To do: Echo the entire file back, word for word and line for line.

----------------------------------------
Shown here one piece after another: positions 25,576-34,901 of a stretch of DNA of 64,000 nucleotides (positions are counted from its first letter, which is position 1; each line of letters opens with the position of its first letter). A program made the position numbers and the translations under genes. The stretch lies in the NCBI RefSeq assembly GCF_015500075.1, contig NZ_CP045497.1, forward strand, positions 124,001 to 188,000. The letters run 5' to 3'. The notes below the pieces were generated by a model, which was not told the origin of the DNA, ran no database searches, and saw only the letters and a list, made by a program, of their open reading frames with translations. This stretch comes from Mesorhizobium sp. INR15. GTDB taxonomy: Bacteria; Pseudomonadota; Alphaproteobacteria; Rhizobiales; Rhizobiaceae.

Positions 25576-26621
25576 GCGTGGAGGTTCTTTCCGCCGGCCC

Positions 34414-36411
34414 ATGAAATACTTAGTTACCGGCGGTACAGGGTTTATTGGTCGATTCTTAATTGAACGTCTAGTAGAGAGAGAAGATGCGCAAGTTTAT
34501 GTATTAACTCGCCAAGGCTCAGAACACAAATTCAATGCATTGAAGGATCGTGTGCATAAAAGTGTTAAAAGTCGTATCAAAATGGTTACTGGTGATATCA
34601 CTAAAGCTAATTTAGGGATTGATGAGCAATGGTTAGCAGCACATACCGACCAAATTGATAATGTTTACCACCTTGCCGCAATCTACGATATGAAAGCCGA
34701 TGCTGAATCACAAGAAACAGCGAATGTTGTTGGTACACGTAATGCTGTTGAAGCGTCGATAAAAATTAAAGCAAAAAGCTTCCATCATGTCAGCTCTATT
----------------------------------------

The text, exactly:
Shown here one piece after another: positions 25,576-34,901 of a stretch of DNA of 64,000 nucleotides (positions are counted from its first letter, which is position 1; each line of letters opens with the position of its first letter). A program made the position numbers and the translations under genes. The stretch lies in the NCBI RefSeq assembly GCF_015500075.1, contig NZ_CP045497.1, forward strand, positions 124,001 to 188,000. The letters run 5' to 3'. The notes below the pieces were generated by a model, which was not told the origin of the DNA, ran no database searches, and saw only the letters and a list, made by a program, of their open reading frames with translations. This stretch comes from Mesorhizobium sp. INR15. GTDB taxonomy: Bacteria; Pseudomonadota; Alphaproteobacteria; Rhizobiales; Rhizobiaceae.

Positions 25576-26621
25576 GCGTGGAGGTTCTTTCCGCCGGCCC

Positions 34414-36411
34414 ATGAAATACTTAGTTACCGGCGGTACAGGGTTTATTGGTCGATTCTTAATTGAACGTCTAGTAGAGAGAGAAGATGCGCAAGTTTAT
34501 GTATTAACTCGCCAAGGCTCAGAACACAAATTCAATGCATTGAAGGATCGTGTGCATAAAAGTGTTAAAAGTCGTATCAAAATGGTTACTGGTGATATCA
34601 CTAAAGCTAATTTAGGGATTGATGAGCAATGGTTAGCAGCACATACCGACCAAATTGATAATGTTTACCACCTTGCCGCAATCTACGATATGAAAGCCGA
34701 TGCTGAATCACAAGAAACAGCGAATGTTGTTGGTACACGTAATGCTGTTGAAGCGTCGATAAAAATTAAAGCAAAAAGCTTCCATCATGTCAGCTCTATT